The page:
Adolescent survivors of childhood cancer are at an increased risk for bone-related morbidity,1
but evidence supporting interventions to promote bone health behaviors for this population, such as milk consumption, remains limited.9
The TTM has been widely used to inform behavioral interventions targeting dietary behaviors25
and the impact of interventions to promote milk consumption among young survivors could be enhanced by tailoring content to individual survivors’ SOC.10
Our findings provide preliminary support for the construct validity of a milk consumption SOC algorithm based on behavioral criteria, and highlight important topics for research.
Adolescent survivors who expressed readiness to change for consuming 2 and 4 daily servings of milk reported more frequent milk consumption, were more likely to drink 4 servings of milk a day, and consumed more dietary calcium. These findings are consistent with prior studies that sought to validate the algorithm for use in other populations, such as college-age young adults.14,15
We used the 24-hour recall method to measure dietary calcium consumption which is a significant methodological improvement over prior studies using less robust measures of calcium intake.14,15,22
The algorithm also incorporates several validity-enhancing strategies, including using simple behavioral goals, applying a clear SOC classification scheme, and specifying objective behaviors to avoid misclassification.26
We did not observe associations between SOC and knowledge or self-efficacy. This finding may be because our measures for these constructs were not based directly on the TTM, but were developed to capture broader bone health constructs.27
We also evaluated validity based on a combined SOC outcome for 2 and 4 daily servings of milk, rather than examining these behaviors separately. This may have affected our ability to detect differences based on theoretical constructs. It is critical that future studies demonstrate the validity of the algorithm relative to constructs derived more specifically from TTM, such as processes of change and decisional balance.26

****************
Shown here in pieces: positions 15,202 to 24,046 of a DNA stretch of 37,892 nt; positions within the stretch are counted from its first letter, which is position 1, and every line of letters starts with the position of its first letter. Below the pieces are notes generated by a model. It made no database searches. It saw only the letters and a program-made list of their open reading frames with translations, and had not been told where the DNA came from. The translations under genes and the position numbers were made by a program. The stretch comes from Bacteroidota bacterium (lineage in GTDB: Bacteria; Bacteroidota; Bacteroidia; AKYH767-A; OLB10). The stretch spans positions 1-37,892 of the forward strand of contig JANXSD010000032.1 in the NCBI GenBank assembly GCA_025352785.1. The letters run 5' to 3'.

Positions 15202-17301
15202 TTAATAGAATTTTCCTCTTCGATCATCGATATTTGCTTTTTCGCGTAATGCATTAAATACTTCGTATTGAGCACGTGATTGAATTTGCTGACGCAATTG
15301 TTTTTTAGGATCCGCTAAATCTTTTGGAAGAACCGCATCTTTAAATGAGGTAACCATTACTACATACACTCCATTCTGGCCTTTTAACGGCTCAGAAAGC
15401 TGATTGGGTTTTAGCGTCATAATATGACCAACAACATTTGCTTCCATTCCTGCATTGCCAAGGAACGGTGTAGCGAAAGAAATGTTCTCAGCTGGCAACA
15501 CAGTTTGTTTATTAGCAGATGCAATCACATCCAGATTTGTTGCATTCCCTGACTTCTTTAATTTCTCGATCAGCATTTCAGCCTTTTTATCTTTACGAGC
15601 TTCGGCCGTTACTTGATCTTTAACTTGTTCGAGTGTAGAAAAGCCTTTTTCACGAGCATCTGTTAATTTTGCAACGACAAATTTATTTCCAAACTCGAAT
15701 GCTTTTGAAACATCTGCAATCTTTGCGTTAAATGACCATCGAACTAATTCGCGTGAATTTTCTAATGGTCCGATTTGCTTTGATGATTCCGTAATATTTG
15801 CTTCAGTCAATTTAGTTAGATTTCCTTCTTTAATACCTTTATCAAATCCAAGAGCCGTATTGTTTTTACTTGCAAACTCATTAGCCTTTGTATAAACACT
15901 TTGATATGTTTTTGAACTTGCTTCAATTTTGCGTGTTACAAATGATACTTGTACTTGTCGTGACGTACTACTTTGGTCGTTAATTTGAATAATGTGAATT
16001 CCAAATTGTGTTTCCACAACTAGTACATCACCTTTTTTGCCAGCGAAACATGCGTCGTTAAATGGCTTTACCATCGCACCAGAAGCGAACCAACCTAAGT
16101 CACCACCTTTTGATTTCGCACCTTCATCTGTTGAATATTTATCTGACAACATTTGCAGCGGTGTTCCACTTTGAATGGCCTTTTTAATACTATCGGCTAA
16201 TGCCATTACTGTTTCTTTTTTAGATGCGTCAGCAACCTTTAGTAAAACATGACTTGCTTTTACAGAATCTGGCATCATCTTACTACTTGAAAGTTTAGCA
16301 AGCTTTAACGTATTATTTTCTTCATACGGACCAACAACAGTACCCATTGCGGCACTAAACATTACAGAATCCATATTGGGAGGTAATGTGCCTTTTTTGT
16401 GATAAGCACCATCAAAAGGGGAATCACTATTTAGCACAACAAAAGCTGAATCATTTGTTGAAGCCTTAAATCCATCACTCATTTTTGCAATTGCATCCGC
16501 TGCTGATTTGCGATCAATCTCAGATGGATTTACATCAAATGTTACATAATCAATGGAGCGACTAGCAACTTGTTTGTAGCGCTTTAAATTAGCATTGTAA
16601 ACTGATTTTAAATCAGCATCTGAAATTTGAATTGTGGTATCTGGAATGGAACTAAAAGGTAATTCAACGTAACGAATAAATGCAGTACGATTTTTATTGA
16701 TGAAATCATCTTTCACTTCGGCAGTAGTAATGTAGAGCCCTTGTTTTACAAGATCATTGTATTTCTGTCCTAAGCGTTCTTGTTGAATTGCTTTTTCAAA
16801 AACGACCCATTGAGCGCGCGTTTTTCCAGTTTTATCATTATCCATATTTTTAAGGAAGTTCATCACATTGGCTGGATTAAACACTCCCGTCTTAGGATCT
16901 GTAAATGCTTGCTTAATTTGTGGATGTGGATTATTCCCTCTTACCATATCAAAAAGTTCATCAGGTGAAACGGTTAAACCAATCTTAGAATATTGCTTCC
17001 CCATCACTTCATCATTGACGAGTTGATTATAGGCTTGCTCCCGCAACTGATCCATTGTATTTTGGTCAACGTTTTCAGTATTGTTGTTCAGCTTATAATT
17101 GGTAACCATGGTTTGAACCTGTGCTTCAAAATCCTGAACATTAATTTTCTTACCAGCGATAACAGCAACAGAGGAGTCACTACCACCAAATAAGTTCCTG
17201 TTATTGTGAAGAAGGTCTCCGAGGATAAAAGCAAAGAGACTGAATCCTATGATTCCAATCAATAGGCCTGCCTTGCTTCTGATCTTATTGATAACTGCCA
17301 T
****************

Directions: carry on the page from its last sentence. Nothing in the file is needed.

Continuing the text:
Future studies can build from this work by examining milk consumption behaviors independently.
Our findings highlight other important considerations for future studies seeking to develop bone health behavior interventions targeting young cancer survivors. While milk is a primary source of dietary calcium, survivors may consume a variety of calcium-rich foods to improve bone health (e.g., leafy green vegetables). Young survivors in later SOC were more likely to meet recommendations for daily calcium consumption, but just over one quarter met recommendations. A comprehensive approach to bone health interventions that motivates young survivors to consume a variety of bone health-promoting foods and engage in healthful physical activity appears needed to reduce survivors’ risk for bone health morbidity.9
Future studies in this area may also warrant comparing self-report behavioral assessments to objective measures of bone health (e.g., bone density scans). That our assessment did not differentiate between types of milk (e.g., non-fat milk, whole milk) is an important consideration to address in future studies, as some commonly-consumed forms of milk may have negative health effects (e.g., milk flavored with sugar).7
Our findings should be interpreted in light of study limitations. The small sample restricted our ability to analyze construct validity separately for both milk consumption behaviors and limits generalizability of findings. The broad age range of survivors may have spanned distinct developmental periods, which could influence our findings. We relied on self-report assessments, some of which were not developed based on the TTM or were brief and adapted from prior work (e.g., milk consumption frequency).
Implications for Research and Practice
Despite study limitations, our findings provide preliminary support for the validity of the milk consumption SOC algorithm among adolescent survivors of childhood cancer relative to behavioral criteria. Additional research is needed to evaluate the construct validity of the algorithm relative to TTM constructs (e.g., processes of change) among larger, more diverse samples. Interventions that take a broad approach by motivating young survivors to consume milk and a variety of other healthful foods and engage in other bone health-promoting behaviors may be ideal to reduce the risk for bone health morbidity in this vulnerable population and could be informed using this SOC algorithm.